I’m assuming in this case that you wouldn’t be able to change what happens – anything that you found out would happen to you in exactly the way you were told.
In some ways, knowing could be reassuring. If we knew that things would turn out well, we wouldn’t spend our time and energy worrying about how life will go, and what to do with ourselves. Knowing that we can’t make “wrong” decisions would be freeing, in a way. But it could also be horrible.
If we already know if we’ll succeed, we don’t need to put in energy to doing our best. If we know what we’ll end up doing, we don’t need to aim high, to imagine great things for ourselves, to have ambitions or hopes or dreams. And if we in fact know that we have failure or pain in store, what then? Could you go through enjoying life and trying things knowing that in the end you would fail? Could you make the most of your time, lose yourself in love for someone or something, knowing that it’s only a short time until it all falls apart?
I don’t think I could.
What excites me is possibilities, and they are scary. I’m young, I don’t know what I’ll end up doing with my life, or who, if anyone, I’ll spend it with. I can work hard at things, knowing that there might be a reward, that things will probably go better if I just push myself. If I already knew what would happen when I tried to do something, or when I met someone, life could easily become rather boring. I’d just end up disinterested, lazy, and discontent.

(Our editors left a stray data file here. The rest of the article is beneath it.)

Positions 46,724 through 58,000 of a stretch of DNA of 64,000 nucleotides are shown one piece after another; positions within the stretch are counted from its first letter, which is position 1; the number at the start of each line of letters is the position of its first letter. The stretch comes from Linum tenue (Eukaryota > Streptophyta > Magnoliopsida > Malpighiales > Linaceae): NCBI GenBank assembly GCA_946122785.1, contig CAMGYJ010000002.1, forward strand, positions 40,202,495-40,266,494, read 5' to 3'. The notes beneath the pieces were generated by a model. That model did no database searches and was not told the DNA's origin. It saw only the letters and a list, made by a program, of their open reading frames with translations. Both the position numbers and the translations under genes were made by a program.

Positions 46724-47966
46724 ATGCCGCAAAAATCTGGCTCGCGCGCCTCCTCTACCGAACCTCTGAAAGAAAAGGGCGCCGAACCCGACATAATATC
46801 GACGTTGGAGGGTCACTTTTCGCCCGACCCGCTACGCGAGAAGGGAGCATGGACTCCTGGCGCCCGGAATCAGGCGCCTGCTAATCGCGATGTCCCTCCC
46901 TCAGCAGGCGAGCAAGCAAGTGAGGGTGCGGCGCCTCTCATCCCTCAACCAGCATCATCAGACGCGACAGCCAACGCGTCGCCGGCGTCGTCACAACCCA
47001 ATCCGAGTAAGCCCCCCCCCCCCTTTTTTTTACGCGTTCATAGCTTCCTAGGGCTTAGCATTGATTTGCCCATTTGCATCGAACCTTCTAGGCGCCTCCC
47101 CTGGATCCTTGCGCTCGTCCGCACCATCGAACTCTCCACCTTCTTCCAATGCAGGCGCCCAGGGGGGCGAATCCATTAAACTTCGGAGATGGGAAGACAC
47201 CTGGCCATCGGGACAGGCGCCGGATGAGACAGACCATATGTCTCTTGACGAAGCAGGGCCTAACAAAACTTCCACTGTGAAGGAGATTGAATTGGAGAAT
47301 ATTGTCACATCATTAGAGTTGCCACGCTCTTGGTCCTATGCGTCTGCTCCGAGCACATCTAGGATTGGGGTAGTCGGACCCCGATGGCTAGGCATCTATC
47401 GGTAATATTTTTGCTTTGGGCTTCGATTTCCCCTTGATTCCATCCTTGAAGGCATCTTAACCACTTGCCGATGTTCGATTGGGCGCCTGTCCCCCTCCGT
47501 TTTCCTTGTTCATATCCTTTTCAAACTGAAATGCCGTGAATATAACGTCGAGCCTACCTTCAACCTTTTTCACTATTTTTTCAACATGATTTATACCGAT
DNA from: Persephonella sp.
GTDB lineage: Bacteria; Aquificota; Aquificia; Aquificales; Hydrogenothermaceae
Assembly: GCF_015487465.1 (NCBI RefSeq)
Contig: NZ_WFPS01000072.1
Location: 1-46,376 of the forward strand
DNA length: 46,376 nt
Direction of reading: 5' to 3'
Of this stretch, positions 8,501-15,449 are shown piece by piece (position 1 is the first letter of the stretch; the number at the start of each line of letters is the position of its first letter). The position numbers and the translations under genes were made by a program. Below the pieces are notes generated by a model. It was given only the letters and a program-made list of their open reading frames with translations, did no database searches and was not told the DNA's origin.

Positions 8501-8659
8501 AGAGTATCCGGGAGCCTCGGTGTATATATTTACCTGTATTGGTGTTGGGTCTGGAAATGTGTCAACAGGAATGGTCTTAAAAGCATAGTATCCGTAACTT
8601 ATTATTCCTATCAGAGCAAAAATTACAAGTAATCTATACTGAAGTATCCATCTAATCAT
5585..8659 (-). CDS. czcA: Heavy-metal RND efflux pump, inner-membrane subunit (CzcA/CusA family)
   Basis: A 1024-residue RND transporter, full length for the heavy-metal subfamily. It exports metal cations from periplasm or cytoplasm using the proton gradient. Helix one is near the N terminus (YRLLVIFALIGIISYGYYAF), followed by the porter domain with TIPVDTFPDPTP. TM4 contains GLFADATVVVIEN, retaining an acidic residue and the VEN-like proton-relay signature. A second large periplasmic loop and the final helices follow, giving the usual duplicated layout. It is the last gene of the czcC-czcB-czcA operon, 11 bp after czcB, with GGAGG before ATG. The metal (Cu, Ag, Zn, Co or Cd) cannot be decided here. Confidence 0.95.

And if I knew I would fail, I don’t think I could grin and enjoy the good times knowing what was coming.
I might find it pleasant to have some vague reassurance – that overall things would be ok – but I don’t think I want to know any details. I’d rather find them out for myself the hard way.
It may even be like quantum states – until someone takes a measurement, it could be any of a large number of possibilities. If finding out the future was what fixed it, would it be better to do so, or to wait so we can try and make it as good as possible first? If not knowing left the possibility of changing it, I’d rather know I was able to make a difference to the future. If we know we cannot change things, what has happened to our free will?